India to launch satellite navigation system

GAGAN will place India in a select group of nations which possess such technology.

Updated: Aug 09, 2010, 21:46 PM IST

New Delhi: A satellite-based navigation
system to aid air traffic from Southeast Asia to Africa,
including over the high seas in the vast region, would be
launched tomorrow, placing India into a select group of
nations which possess such a sophisticated technology.

GAGAN or the GPS Aided Geo Augmented Navigation to be
launched by Civil Aviation Minister Praful Patel would not
only help the civil aviation sector but also help in marine
navigation, search and rescue operations, rail and road
transport, survey and mapping as well as precision farming.
So far, only the US, Europe and Japan have developed
similar capabilities. GAGAN would fill the gap between the
European EGNOS and the Japanese MSAS systems to provide
seamless air navigation service across regional boundaries,
an official spokesperson said.

The system, developed jointly by the Indian Space
Research Organisation and Airports Authority of India, would
operationalise a satellite-based Indian Flight Information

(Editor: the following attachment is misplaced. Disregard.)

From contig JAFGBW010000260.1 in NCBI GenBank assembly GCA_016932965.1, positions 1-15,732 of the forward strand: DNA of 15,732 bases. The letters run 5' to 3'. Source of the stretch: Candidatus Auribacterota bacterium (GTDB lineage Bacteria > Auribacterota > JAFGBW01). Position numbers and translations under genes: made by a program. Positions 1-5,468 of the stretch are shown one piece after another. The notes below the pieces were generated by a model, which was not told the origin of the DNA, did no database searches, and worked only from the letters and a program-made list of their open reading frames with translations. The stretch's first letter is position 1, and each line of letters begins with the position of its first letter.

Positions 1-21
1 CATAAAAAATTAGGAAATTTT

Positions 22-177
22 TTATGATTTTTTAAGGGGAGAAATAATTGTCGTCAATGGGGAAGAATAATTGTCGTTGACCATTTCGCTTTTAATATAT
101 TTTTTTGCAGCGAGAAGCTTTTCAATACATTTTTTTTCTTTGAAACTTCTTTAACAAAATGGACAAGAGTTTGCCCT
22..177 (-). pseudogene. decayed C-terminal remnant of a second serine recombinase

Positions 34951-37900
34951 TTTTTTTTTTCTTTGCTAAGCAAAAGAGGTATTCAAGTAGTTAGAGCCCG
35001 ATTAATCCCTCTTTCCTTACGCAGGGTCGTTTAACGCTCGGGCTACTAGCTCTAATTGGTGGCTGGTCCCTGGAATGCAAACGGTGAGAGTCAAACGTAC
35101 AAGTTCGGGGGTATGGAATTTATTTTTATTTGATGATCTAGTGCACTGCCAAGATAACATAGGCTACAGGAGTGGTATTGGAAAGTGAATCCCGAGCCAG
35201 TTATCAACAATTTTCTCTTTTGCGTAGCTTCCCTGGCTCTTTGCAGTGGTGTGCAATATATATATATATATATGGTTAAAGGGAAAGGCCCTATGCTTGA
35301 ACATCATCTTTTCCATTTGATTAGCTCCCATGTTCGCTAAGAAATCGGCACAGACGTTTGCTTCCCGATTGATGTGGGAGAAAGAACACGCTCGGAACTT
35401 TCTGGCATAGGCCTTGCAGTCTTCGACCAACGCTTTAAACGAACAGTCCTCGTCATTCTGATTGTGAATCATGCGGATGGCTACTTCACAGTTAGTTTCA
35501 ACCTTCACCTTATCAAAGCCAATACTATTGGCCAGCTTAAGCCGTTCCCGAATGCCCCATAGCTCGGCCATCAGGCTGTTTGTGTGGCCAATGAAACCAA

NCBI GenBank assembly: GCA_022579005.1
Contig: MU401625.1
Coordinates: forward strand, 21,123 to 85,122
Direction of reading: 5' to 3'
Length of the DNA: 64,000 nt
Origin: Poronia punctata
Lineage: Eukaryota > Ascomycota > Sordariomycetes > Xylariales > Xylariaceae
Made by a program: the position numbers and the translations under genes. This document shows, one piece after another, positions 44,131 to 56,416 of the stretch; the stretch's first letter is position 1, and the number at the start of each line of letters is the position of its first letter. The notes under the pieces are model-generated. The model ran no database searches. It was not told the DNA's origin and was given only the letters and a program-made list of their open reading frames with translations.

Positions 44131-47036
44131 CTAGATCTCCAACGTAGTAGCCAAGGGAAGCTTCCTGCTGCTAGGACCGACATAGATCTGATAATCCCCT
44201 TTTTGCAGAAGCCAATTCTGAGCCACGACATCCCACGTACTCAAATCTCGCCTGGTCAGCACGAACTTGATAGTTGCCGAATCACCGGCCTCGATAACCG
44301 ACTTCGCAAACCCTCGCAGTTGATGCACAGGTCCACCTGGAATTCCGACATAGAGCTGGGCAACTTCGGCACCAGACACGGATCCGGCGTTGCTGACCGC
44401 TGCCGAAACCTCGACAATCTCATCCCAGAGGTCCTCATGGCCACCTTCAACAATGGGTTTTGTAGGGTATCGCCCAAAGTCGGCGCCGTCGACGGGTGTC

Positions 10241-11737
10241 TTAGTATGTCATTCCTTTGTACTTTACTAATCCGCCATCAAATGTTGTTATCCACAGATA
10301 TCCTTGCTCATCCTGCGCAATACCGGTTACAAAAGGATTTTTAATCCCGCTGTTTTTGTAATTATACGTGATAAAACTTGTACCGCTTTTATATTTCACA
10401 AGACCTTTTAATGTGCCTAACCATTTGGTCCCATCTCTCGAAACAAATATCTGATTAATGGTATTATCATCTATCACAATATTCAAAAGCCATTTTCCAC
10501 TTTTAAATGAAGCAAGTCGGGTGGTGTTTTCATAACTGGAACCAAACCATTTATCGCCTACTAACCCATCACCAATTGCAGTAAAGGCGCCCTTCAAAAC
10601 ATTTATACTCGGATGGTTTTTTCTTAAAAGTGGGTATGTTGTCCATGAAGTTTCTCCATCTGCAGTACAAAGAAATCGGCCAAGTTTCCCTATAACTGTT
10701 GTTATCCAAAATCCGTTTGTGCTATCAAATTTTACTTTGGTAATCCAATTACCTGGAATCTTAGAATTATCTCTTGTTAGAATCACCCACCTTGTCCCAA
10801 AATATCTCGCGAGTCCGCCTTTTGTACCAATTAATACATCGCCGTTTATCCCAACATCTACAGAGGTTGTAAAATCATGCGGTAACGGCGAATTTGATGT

Region in conjunction with all nations from Southeast Asia,
Gulf and West Asia and the eastern coast of Africa.

It would be based on a satellite constellation
consisting of 24 satellites positioned in six earth-centered
orbital planes, she said.

When commissioned, GAGAN is expected to provide civil
aeronautical navigation signals consistent with International
Civil Aviation Organization (ICAO) standards based on the
Global Navigation Satellite System (GNSS) Panel, as part of
the Future Air Navigation System for the aviation sector.

GAGAN would benefit the sector in a major way,
including enabling aircraft to fly on direct straight-line

Currently, the planes fly over the land-based radars
which are not installed in a straight line. GAGAN would help
them navigate on a straight line as it is dependent on
satellite route guidance and thus enhance fuel savings.

The system would help in `precision approach` while
landing at all airports in this vast region.

It would not only result in savings on ground-based
radar systems, but also improve air traffic capacity through
reduced aircraft separation, that is more planes can be
accommodated in a limited airspace.

GAGAN would also enhance air-to-air surveillance and
provide minimum safe altitude warning, besides facilities for
controlled flight into terrain, the absence of which becomes a
major cause for aircrashes while landing.

The project involves establishment of 15 Indian
Reference Stations, three Indian Navigation Land Uplink
Stations, three Indian Mission Control Centers and
installation of all associated softwares and communication